Blurb: Rea Carlisle has inherited a house from an uncle she never knew. It doesn’t take her long to clear out the dead man’s remaining possessions, but one room remains stubbornly locked. When Rea finally forces it open she discovers inside a chair, a table – and a leather-bound book. Inside its pages are locks of hair, fingernails: a catalogue of victims.
Horrified, Rea wants to go straight to the police but when her family intervene, fearing the damage it could cause to her father’s political career, Rea turns to the only person she can think of: DI Jack Lennon. But Lennon is facing his own problems. Suspended from the force and hounded by DCI Serena Flanagan, the toughest cop he’s ever faced, Lennon must unlock the secrets of a dead man’s terrifying journal.

This is the fourth of Stuart Neville’s crime thrillers featuring Belfast Detective Inspector Jack Lennon. We catch up with Lennon some time after the events of the excellent STOLEN SOULS (2013) recovering from post-traumatic stress having been shot in the previous book. He is on leave from the force and on the verge of splitting with his partner, Susan, who looks after their daughters from other relationships. It is against this domestic backdrop that Lennon links up with his ex-girlfriend, Rea, who has discovered her uncle, who had recently committed suicide, was keeping a dark secret. When Rea discovers the book she had found documenting a number of murders has gone missing leaving her nothing to show Lennon, the detective declines to help. When later Rea is murdered, Lennon is implicated as the prime suspect.

What follows is a familiar but expertly written variant on the fugitive trying the clear his name story. We are introduced to DCI Serena Flanagan (who will feature in her own series later), tasked with tracking down Lennon, who is on the run trying to clear his name. Flanagan also has problems of her own having been diagnosed with breast cancer and struggling to come to terms with her mortality. We also discover Rea’s father is a politician with his own secrets to protect. Neville expertly weaves themes of domestic violence, terrorist activity, political ambition and the psyche of a serial killer into his novel. His writing style is visual but concise with short sharp chapters many ending with a hook to take the reader to the next. As such it is the very definition of the page-turner.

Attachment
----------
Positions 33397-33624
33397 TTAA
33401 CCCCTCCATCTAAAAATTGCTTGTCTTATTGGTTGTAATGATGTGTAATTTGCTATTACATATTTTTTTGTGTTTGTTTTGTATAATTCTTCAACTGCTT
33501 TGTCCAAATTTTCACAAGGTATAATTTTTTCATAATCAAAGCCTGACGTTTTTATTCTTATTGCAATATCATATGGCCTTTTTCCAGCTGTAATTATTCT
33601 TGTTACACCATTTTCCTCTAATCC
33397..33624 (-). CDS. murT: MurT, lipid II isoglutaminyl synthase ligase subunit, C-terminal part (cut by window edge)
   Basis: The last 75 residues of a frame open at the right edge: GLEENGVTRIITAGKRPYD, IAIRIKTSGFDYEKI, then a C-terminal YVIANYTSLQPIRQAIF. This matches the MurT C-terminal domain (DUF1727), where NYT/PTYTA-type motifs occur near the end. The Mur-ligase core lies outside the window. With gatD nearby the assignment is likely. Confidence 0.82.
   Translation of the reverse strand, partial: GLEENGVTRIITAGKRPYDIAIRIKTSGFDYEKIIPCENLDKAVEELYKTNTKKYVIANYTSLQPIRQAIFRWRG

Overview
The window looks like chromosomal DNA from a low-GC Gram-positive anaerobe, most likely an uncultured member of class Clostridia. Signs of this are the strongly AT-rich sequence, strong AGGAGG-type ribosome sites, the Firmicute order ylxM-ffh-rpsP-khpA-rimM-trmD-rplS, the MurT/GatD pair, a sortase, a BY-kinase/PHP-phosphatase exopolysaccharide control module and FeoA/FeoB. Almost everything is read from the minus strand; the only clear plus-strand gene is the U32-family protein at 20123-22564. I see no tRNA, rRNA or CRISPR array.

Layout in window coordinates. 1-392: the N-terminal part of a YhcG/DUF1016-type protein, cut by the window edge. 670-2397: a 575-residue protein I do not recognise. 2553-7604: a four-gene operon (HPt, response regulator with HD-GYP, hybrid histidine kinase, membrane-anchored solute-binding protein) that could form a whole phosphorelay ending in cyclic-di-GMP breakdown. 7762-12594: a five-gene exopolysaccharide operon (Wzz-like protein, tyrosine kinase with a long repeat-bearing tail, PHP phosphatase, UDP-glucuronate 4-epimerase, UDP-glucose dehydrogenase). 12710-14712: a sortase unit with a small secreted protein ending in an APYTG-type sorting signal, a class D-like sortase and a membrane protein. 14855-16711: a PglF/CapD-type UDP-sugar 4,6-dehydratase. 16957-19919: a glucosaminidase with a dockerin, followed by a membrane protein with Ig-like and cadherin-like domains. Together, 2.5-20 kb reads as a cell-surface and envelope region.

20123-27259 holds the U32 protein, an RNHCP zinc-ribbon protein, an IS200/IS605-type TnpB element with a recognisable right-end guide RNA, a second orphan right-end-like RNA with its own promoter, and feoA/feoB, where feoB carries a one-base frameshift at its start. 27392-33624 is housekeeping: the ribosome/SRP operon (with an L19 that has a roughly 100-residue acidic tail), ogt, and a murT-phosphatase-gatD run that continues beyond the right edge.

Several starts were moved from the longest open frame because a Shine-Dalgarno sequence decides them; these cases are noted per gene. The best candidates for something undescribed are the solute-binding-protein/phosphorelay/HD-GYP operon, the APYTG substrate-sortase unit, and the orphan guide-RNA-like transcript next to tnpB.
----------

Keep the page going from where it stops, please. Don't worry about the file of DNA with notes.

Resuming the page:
Lennon has degenerated into an thoughtless and dislikeable individual by this book, yet the reader sticks with him as he tries to prove his innocence. There are questions from previous books still left unanswered at the conclusion, signifying Neville is not yet done with his characters. Flanagan is the career professional who likes to get things done by the book, but we also see her compassionate side through her consoling of Rea’s mother in both the death of her daughter and the abuse she has taken from her husband.

Overall, this book is a great read, that whilst written in a concise and efficient manner still manages to create three-dimensional characters. Whilst the subject matter is familiar there are enough twists in the story for it to remain an exciting thriller.